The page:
Swiss authorities on Thursday lifted a 12-year freeze on nearly $7-million in assets the late Zairean dictator Mobutu Sese Seko held in Switzerland, allowing their return to his family.
The Swiss foreign ministry said it was reluctantly releasing the 7,7-million francs ($6,7-million) after a final supreme court ruling this week spelt the end of the long legal battle.
“The foreign ministry deplores this outcome, which ends 12 years of blockage during which all possible solutions were attempted,” it said in a statement.
“There is no other option but to lift the measures blocking these assets,” the foreign ministry added.
Swiss authorities had repeatedly reimposed a temporary freeze on Mobutu’s fortune since 1997 amid suspicions that the money was siphoned off from public assets in Zaire, now the Democratic Republic of Congo.
Banks and other parties in the case were informed about the decision to release the money on Wednesday through their lawyers.
The case had turned into an embarrassment for the Swiss government, which has repeatedly claimed since anti-money laundering laws were introduced in the 1990s that the country’s banking secrecy no longer provided a haven for the ill-gotten gains of dictators.
Swiss authorities are preparing legislation for next year aimed at allowing the outright confiscation of illicitly gained assets held by “politically exposed people”.
Officials had sought since 1997 to encourage successor authorities in the DRC to fight through Swiss courts to recover the money while it was frozen.
But by the time full legal action from Kinshasa came through in January, the courts ruled that it fell under a statute of limitations.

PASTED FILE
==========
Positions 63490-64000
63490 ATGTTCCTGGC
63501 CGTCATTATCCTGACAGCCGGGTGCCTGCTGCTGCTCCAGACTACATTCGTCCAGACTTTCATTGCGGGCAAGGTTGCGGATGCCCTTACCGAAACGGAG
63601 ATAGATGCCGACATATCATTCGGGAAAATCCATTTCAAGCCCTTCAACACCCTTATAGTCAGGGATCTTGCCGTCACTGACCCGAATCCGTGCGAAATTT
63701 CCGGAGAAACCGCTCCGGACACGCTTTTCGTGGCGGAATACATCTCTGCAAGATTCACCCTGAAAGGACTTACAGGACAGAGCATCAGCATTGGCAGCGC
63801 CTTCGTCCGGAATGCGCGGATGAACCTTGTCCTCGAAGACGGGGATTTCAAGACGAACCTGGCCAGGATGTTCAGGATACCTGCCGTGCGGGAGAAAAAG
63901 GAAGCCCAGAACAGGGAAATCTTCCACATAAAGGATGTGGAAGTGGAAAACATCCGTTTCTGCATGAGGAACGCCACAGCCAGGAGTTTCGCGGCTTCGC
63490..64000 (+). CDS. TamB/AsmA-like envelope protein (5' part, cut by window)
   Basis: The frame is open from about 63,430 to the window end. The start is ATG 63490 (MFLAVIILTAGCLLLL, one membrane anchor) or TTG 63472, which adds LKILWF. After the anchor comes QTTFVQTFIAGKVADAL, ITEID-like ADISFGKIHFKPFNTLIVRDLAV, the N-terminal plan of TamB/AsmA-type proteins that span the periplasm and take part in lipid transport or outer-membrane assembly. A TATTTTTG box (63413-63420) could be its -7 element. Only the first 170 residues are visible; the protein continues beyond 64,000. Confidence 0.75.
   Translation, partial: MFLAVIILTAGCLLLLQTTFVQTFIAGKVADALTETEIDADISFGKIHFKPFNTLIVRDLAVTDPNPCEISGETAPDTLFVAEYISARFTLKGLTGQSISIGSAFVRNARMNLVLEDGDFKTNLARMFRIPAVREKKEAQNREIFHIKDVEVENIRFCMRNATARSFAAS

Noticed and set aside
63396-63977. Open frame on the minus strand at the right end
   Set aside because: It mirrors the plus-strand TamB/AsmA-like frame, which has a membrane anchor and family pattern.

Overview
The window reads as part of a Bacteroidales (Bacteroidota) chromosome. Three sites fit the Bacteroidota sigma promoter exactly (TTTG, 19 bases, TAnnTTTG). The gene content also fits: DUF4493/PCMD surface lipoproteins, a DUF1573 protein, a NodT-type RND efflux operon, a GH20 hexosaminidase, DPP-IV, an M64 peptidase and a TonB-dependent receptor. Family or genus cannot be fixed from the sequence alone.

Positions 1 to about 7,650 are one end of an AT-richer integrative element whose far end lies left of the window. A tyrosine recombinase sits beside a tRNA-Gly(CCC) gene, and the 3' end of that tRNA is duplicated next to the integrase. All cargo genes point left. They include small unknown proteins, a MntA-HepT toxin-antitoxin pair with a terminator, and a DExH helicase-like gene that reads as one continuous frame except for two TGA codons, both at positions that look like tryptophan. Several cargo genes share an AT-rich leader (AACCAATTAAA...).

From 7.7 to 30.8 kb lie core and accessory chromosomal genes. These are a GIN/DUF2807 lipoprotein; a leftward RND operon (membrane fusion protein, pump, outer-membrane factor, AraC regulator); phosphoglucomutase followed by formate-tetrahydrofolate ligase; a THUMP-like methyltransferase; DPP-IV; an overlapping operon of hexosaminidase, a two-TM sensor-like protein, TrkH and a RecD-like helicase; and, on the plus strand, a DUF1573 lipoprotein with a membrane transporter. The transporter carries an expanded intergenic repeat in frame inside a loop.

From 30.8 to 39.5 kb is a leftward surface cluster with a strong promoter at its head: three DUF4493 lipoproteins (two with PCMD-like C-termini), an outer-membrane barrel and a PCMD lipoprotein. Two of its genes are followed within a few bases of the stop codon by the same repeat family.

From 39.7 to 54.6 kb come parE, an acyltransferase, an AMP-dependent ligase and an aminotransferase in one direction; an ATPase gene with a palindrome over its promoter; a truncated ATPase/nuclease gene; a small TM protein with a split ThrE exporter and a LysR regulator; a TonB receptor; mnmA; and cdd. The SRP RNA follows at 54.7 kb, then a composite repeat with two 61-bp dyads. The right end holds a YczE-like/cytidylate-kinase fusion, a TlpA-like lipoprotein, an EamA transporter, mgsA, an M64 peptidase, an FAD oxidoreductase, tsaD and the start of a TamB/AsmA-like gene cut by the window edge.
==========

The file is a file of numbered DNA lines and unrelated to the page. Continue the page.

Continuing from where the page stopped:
Legal experts had also pointed out that there had been insufficient proof to back up seizure, unlike the case of former Nigerian military dictator Sani Abacha.
The Nigerian government fought a successful legal battle against Abacha’s relatives for the return of more than $600-million frozen in Swiss banks by 2006.
The decision to lift the final temporary freeze on Mobutu’s assets came after the Swiss Federal Criminal Tribunal rejected a rearguard appeal by Mark Pieth, a Swiss professor of criminology and chairperson of the OECD’s working group on bribery.
Pieth had alleged, based on publicly known facts, that Mobutu’s family were involved in criminal activity.
“The authorities, the foreign ministry, really tried to do something but Congo wasn’t cooperating at all because the cronies of Mobutu are still present in the country,” said Marnie Dannacher, Pieth’s assistant and a researcher.
But she also criticised the role played by the Swiss attorney-general’s office.
“The attorney-general could have started his own proceedings 12 years ago on money laundering,” said Dannacher.
Mobutu came to power in a 1965 coup, five years after the Central African nation gained independence from Belgium.
He ruled the then Zaire for 32 years, plunging the country into a long economic crisis marked by state corruption.
Mobutu was overthrown in May 1997 by Laurent Kabila, the father of the current president Joseph, and died of cancer a few months later, after passing through his Swiss villa on his way to exile in Morocco.
Swiss authorities have said they also tried, unsuccessfully, to encourage Mobutu’s heirs to relinquish their share of the money. – AFP